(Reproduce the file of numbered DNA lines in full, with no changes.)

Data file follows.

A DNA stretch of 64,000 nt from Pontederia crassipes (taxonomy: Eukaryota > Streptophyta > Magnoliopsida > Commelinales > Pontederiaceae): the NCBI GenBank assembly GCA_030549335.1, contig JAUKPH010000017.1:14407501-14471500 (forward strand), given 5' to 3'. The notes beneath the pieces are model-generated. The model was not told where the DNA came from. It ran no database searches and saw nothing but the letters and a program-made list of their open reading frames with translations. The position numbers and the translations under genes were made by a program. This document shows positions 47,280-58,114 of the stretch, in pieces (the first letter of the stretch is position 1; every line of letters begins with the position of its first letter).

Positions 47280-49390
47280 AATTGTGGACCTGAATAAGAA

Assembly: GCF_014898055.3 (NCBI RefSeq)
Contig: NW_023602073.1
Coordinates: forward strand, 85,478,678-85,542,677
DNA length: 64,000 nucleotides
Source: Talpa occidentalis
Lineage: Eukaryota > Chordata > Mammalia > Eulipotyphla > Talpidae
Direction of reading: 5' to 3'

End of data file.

A DNA stretch of 64,000 nt from Pontederia crassipes (taxonomy: Eukaryota > Streptophyta > Magnoliopsida > Commelinales > Pontederiaceae): the NCBI GenBank assembly GCA_030549335.1, contig JAUKPH010000017.1:14407501-14471500 (forward strand), given 5' to 3'. The notes beneath the pieces are model-generated. The model was not told where the DNA came from. It ran no database searches and saw nothing but the letters and a program-made list of their open reading frames with translations. The position numbers and the translations under genes were made by a program. This document shows positions 47,280-58,114 of the stretch, in pieces (the first letter of the stretch is position 1; every line of letters begins with the position of its first letter).

Positions 47280-49390
47280 AATTGTGGACCTGAATAAGAA

Assembly: GCF_014898055.3 (NCBI RefSeq)
Contig: NW_023602073.1
Coordinates: forward strand, 85,478,678-85,542,677
DNA length: 64,000 nucleotides
Source: Talpa occidentalis
Lineage: Eukaryota > Chordata > Mammalia > Eulipotyphla > Talpidae
Direction of reading: 5' to 3'